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Homogenizing at High Scale in the Laboratory

Assessing the right throughput depends on the industry and the process

Mike May, PhD

Mike May is a freelance writer and editor living in Texas.

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Few scientists get through a career without homogenizing something, and many of them apply this technique daily. In some cases, and over centuries, scientists made do with a mortar and pestle. That method works, but many of today’s scientists need a high-throughput approach to homogenizing—one that requires more than elbow grease.

Homogenizing makes up a crucial process at Hampton Creek, a San Francisco-based food company where scientists develop novel food products from plant-based proteins. “We have to characterize the food functionality of these proteins,” says Jasmin Hume, lead food chemist at Hampton Creek. For example, many foods must be emulsified, and the resulting products must stay that way. So Hume and her colleagues test how dilute solutions of plant proteins can be emulsified with various amounts of oil, and that requires a homogenization step. “We homogenize the emulsified solutions and then characterize them with light-scattering technology on a different instrument,” Hume says.

Hampton Creek’s discovery platform, which goes by the name Blackbird, will soon be able to automate this process—from homogenization through analysis. In addition to increasing the throughput of the process, the automation will provide reproducibility and increase accuracy. “Destabilization of some emulsions can happen quickly,” Hume explains. So it’s important to control and record the length of the homogenization step, as well as the speed and the time from completing the homogenization to taking the analytical measurement. “This level of control is difficult to accomplish manually, but we expect automation to increase the quality and quantity of data we can produce,” Hume says.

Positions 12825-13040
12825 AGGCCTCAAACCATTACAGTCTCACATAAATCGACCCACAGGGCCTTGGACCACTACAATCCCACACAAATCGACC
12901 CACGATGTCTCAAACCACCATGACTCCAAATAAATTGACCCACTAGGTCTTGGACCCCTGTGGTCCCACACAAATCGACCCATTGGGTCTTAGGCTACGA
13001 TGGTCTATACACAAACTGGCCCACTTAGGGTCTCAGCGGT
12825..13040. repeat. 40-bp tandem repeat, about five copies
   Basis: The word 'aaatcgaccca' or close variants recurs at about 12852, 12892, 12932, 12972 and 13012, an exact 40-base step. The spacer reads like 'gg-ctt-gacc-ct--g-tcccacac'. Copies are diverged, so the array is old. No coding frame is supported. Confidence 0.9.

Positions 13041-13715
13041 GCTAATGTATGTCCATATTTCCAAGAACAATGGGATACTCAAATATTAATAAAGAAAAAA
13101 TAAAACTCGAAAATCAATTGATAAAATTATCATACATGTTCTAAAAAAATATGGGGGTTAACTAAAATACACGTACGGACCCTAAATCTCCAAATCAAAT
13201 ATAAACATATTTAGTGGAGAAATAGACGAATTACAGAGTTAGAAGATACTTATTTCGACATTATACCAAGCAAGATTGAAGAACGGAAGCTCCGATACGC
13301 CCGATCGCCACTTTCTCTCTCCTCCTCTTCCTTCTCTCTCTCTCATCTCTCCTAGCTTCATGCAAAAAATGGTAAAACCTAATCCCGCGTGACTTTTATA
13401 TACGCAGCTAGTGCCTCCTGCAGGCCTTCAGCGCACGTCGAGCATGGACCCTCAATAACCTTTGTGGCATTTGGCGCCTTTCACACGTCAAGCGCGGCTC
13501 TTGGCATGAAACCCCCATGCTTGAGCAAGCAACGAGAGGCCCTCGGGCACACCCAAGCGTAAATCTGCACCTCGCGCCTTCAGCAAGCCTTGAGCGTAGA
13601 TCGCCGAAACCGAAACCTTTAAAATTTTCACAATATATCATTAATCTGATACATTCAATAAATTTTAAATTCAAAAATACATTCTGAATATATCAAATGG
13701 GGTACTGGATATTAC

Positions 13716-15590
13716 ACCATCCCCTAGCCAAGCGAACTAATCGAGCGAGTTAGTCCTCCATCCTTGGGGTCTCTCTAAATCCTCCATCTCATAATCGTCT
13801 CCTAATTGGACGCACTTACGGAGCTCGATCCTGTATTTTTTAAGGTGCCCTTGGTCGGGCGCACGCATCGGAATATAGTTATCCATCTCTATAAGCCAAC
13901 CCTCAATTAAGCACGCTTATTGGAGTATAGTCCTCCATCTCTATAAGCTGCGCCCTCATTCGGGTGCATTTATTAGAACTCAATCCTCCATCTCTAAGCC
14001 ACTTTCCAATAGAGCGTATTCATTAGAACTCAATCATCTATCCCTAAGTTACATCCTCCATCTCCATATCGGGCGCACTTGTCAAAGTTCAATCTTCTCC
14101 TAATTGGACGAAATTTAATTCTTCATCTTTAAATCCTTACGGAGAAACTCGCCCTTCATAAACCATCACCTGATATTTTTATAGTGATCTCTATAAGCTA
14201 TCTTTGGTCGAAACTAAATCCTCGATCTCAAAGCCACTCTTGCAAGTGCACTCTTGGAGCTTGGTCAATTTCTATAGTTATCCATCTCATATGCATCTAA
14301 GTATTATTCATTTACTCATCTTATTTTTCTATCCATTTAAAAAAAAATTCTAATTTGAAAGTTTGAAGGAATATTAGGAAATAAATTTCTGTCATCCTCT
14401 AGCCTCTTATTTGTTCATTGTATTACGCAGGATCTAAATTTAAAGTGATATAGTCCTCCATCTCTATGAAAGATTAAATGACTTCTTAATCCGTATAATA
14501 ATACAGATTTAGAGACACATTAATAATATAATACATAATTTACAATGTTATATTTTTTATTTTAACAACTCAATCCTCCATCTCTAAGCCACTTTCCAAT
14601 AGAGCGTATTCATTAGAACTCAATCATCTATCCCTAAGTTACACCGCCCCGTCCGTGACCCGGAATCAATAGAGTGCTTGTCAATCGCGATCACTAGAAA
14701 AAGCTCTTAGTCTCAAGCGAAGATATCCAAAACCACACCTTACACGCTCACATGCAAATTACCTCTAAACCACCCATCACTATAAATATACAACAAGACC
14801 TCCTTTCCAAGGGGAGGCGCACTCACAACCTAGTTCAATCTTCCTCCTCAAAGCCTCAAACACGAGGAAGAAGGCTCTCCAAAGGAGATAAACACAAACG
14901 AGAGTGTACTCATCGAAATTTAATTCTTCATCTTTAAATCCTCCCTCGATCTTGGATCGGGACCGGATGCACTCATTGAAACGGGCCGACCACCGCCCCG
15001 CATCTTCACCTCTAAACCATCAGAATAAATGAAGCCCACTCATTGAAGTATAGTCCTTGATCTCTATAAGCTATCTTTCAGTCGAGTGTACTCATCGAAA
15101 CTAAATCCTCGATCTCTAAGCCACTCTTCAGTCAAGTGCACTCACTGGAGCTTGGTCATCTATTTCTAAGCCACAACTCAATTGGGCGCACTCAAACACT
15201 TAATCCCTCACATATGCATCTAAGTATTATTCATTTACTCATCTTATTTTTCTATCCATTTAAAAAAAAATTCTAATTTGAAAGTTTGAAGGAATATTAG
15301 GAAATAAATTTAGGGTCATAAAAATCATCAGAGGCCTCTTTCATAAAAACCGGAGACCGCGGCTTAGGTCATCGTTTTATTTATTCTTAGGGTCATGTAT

Relative rates

In homogenizing, a rate that qualifies as high throughput varies. “It’s all relative,” says David Shechter, sales manager at BEE International (Chula Vista, CA). In some cases, homogenizing 60 liters in an hour is high throughput; in other situations, that’s just lab scale, which gets increased considerably when the process goes into production. “One thing that is certain,” says Shechter, “industrial rates of homogenizing are high throughput.”

Take a pharmaceutical example. In research and development, scientists will homogenize samples with a lab-size device. If a compound moves to clinical trials, where more samples need to be processed, the company will move to a small production system. If the product gets approved and goes into full-scale production, high-throughput homogenization will be used. “Similar methods of upscaling homogenization occur across other industries,” Shechter says.

Rather than talk about volume, though, some groups consider the number of samples as the key throughput metric. The need for higher homogenizer speed is not just for industry. “We see the need for multi-sample homogenizing requiring high throughput in labs doing genomics or proteomics work, specifically biochemical isolations from all types of tissues,” says Holly Yacko- Archibald, director of sales at PRO Scientific. Those samples, though, will be small and held in microtubes.